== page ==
A Public Citizen report, released today, finds that since the start of last year, lobbyists fighting against strong derivatives regulation—a key part of Wall Street reform—have outnumbered those supporting it by a ratio of 11-1.
Since the beginning of 2009, nearly 1,000 lobbyists have worked on at least one of nine key bills designed to rewrite the rules governing derivatives, a new Public Citizen report shows.
These lobbyists have overwhelmingly represented organizations opposing or attempting to water down proposed regulation, according to Public Citizen’s analysis of lobbying disclosure data filed with the U.S. House of Representatives.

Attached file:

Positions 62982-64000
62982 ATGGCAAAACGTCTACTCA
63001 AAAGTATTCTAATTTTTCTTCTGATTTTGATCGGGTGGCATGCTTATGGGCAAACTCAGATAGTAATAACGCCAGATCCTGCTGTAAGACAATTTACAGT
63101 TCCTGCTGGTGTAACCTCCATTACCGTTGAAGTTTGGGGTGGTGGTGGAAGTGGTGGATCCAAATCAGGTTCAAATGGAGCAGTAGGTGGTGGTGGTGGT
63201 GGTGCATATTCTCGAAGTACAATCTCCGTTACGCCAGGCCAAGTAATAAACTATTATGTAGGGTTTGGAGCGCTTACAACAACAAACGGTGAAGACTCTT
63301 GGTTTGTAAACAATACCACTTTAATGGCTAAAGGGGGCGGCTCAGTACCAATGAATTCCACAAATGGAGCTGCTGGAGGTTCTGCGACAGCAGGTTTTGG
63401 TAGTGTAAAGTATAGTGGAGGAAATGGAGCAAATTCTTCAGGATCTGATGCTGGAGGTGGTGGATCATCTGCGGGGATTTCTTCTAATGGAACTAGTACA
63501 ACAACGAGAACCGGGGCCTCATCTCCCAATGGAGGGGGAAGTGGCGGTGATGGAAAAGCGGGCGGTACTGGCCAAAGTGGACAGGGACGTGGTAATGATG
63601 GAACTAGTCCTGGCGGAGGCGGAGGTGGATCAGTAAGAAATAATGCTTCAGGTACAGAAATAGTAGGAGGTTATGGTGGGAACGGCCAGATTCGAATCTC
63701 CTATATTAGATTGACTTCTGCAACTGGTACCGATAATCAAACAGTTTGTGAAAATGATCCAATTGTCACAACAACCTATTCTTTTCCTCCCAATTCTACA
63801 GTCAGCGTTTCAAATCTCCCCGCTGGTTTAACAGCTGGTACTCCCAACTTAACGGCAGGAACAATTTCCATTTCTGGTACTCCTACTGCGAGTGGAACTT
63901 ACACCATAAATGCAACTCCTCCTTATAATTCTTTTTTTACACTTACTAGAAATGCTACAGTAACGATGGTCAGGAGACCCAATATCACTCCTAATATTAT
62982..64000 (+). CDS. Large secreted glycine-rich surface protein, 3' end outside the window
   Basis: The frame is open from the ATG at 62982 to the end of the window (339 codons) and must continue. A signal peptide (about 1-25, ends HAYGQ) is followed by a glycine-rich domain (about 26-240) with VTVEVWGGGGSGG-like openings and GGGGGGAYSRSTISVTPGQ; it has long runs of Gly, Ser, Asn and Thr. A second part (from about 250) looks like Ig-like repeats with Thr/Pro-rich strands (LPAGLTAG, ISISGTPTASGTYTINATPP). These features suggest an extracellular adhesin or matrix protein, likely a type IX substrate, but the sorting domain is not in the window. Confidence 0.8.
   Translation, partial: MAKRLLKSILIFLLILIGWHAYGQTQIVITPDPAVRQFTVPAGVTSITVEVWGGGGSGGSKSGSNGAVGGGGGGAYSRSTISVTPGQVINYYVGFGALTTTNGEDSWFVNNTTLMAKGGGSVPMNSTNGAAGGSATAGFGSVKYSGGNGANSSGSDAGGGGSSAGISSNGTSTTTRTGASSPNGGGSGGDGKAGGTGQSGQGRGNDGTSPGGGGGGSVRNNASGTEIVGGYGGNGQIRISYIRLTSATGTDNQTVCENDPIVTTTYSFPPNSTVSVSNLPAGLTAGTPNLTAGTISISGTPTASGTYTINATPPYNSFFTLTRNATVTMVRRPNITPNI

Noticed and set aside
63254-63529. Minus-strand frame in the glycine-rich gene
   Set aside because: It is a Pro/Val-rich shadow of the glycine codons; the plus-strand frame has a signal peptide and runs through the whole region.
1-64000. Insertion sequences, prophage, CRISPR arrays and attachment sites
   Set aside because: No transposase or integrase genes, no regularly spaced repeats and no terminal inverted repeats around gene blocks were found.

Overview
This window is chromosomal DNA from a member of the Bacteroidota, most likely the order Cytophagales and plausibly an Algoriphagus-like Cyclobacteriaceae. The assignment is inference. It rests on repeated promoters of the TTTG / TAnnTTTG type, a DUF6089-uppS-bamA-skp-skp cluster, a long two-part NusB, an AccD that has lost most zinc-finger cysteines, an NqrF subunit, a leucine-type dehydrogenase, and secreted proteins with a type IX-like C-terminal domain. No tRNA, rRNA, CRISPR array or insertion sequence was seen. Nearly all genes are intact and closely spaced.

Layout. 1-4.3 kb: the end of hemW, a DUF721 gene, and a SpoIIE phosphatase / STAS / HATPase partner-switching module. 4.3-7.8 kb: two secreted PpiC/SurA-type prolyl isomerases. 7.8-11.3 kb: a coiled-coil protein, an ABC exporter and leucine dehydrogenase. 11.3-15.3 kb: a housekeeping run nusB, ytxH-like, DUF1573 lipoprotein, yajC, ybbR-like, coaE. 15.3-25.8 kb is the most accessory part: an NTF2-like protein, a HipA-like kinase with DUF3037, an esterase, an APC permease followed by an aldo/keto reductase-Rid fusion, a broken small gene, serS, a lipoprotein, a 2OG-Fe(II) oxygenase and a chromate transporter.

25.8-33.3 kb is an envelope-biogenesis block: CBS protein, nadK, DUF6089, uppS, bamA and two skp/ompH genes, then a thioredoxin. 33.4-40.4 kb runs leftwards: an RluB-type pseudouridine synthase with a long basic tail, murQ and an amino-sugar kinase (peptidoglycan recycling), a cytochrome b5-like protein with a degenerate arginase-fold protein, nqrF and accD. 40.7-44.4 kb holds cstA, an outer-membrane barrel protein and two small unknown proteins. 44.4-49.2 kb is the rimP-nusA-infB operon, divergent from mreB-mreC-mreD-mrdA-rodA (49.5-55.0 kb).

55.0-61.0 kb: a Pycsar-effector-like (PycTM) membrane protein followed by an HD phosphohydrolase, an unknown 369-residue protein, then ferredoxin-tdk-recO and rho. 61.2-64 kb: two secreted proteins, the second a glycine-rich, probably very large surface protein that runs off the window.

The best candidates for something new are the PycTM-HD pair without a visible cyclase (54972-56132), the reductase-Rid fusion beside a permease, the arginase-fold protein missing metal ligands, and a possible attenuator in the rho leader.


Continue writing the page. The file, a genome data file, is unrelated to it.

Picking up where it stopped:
Lobbyists representing opponents of strong derivatives reform have outnumbered pro-reform lobbyists by more than 11-to-1 (903 to 79 lobbyists). Among the clients represented by the anti-reform lobbyists were the nation’s five largest banks, several major financial trade associations and the U.S. Chamber of Commerce.
With that kind money and influence advantage, it’s no wonder the big banks have felt free to take big liberties with the facts about reform.